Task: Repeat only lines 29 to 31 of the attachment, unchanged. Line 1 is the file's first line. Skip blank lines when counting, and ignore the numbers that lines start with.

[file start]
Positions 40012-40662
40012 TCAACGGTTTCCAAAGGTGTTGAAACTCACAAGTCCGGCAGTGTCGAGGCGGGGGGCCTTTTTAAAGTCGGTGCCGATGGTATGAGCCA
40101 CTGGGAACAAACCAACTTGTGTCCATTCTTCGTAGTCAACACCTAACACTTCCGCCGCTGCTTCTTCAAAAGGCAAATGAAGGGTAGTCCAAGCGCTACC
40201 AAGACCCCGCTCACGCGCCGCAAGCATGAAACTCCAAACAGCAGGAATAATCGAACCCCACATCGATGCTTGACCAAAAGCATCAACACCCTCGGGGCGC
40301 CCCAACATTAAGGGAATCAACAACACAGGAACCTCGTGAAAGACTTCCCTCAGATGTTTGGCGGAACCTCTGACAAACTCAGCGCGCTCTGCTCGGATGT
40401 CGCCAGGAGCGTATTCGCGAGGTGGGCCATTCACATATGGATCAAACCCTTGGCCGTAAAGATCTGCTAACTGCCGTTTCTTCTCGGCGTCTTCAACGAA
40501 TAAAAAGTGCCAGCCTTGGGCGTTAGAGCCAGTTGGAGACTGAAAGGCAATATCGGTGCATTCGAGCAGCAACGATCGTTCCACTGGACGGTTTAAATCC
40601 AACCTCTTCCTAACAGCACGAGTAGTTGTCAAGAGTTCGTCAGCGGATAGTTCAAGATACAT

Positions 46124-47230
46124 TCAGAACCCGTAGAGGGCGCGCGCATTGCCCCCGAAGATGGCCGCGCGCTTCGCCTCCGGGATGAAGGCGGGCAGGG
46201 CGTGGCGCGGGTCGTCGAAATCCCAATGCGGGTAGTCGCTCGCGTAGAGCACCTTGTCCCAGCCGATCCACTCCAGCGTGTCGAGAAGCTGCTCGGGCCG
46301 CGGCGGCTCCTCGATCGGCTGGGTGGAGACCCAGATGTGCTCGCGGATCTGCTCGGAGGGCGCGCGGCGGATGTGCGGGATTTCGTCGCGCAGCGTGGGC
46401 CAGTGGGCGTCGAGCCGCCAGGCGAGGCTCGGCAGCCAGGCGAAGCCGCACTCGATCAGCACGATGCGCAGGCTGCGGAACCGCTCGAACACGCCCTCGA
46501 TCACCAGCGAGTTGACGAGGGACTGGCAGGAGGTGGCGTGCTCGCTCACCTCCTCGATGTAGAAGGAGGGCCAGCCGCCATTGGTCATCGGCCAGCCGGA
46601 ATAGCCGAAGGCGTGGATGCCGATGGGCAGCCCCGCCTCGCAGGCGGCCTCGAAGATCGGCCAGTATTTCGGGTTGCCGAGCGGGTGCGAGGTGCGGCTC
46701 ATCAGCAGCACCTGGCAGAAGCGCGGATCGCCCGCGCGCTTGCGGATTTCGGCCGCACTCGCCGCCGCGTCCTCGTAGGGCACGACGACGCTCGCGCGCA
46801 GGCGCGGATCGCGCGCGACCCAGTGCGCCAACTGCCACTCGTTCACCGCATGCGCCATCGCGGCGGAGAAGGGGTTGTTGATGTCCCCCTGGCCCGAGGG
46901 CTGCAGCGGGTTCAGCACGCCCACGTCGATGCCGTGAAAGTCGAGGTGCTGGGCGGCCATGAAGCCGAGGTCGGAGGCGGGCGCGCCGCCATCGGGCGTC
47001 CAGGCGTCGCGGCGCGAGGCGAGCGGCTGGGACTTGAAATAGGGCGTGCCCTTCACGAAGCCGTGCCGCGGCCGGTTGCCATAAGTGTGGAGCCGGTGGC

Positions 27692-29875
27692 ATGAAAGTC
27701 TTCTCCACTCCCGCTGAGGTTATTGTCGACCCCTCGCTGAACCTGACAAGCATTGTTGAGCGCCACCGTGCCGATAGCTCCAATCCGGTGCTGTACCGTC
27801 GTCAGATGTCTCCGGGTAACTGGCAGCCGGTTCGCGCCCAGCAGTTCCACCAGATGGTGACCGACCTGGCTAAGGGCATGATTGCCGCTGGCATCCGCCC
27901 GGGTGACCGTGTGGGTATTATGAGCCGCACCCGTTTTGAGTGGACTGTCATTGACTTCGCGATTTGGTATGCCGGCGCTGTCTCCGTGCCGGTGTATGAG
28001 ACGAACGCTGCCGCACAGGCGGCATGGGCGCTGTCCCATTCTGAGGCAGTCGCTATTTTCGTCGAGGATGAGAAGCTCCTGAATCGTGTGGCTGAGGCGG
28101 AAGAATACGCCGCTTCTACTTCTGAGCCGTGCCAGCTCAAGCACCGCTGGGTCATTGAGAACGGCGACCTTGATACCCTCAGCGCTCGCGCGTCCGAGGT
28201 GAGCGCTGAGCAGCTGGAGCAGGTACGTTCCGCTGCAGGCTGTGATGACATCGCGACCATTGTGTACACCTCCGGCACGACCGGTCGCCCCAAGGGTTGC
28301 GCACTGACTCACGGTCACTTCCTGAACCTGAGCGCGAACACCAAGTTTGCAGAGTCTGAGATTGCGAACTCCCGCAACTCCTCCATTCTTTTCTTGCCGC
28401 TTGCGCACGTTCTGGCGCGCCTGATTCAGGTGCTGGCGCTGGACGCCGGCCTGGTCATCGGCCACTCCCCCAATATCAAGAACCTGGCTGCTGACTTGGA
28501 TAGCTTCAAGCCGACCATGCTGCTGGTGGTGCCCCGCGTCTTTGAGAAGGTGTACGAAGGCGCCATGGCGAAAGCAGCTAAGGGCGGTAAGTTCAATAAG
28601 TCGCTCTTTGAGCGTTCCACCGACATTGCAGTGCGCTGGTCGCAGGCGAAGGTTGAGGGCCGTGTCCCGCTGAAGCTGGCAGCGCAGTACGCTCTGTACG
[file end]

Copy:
28401 TTGCGCACGTTCTGGCGCGCCTGATTCAGGTGCTGGCGCTGGACGCCGGCCTGGTCATCGGCCACTCCCCCAATATCAAGAACCTGGCTGCTGACTTGGA
28501 TAGCTTCAAGCCGACCATGCTGCTGGTGGTGCCCCGCGTCTTTGAGAAGGTGTACGAAGGCGCCATGGCGAAAGCAGCTAAGGGCGGTAAGTTCAATAAG
28601 TCGCTCTTTGAGCGTTCCACCGACATTGCAGTGCGCTGGTCGCAGGCGAAGGTTGAGGGCCGTGTCCCGCTGAAGCTGGCAGCGCAGTACGCTCTGTACG